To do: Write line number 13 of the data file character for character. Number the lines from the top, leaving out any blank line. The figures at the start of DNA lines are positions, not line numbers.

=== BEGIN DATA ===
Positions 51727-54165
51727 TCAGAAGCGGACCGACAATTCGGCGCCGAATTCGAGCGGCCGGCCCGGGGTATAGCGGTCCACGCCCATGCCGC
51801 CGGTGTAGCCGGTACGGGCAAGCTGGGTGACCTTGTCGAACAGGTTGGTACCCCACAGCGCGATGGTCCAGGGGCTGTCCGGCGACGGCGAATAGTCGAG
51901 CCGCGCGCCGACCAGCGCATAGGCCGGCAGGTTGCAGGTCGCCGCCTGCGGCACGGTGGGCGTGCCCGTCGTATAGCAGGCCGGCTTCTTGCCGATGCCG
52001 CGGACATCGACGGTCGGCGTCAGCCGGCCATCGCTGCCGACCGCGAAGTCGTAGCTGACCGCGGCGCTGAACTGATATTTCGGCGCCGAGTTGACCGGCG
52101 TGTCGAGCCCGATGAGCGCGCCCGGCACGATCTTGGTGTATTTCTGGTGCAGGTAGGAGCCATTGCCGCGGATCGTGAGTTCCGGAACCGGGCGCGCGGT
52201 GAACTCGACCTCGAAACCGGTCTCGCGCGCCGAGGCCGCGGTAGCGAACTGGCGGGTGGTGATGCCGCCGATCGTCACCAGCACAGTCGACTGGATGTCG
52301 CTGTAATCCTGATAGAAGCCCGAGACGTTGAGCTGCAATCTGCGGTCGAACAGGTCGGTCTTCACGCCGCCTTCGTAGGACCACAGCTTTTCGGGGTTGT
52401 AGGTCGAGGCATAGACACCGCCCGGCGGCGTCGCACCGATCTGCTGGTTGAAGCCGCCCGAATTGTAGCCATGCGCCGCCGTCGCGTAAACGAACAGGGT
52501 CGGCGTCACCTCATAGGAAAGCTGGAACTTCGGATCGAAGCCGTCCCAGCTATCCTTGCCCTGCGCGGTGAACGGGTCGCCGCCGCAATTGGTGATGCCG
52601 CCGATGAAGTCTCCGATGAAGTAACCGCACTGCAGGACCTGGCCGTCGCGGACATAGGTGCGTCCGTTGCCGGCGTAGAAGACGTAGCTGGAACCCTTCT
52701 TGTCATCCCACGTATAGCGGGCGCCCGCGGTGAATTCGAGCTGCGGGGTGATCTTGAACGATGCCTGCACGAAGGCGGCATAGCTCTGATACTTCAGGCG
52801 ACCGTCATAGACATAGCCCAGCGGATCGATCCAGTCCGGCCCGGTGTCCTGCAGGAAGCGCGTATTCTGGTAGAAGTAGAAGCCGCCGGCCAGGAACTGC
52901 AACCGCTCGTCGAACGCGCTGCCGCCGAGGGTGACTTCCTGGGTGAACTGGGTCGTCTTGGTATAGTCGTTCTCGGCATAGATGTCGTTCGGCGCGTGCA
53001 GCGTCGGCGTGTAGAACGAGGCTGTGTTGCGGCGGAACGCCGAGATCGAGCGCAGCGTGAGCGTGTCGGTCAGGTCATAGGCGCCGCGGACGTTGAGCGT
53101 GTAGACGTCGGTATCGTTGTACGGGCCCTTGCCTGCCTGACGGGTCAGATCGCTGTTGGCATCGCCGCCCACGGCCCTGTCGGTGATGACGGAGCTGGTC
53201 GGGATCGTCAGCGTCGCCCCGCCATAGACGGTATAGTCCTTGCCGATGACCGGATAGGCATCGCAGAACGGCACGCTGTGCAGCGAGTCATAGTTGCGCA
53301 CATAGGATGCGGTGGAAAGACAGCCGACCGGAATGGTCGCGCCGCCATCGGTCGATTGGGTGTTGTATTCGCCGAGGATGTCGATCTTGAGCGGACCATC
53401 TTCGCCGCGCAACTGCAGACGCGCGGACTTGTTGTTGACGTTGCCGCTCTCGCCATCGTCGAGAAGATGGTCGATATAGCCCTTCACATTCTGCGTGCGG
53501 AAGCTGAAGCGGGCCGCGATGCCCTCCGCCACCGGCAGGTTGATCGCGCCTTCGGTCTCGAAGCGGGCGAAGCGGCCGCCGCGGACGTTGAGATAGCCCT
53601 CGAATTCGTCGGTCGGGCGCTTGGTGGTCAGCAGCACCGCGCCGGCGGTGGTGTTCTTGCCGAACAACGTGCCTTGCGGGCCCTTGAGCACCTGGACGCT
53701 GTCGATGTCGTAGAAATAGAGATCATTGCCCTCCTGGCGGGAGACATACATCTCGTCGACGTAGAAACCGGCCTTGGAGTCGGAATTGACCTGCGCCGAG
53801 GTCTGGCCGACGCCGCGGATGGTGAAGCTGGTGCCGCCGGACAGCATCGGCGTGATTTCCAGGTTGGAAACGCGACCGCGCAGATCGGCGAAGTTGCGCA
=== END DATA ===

52801 ACCGTCATAGACATAGCCCAGCGGATCGATCCAGTCCGGCCCGGTGTCCTGCAGGAAGCGCGTATTCTGGTAGAAGTAGAAGCCGCCGGCCAGGAACTGC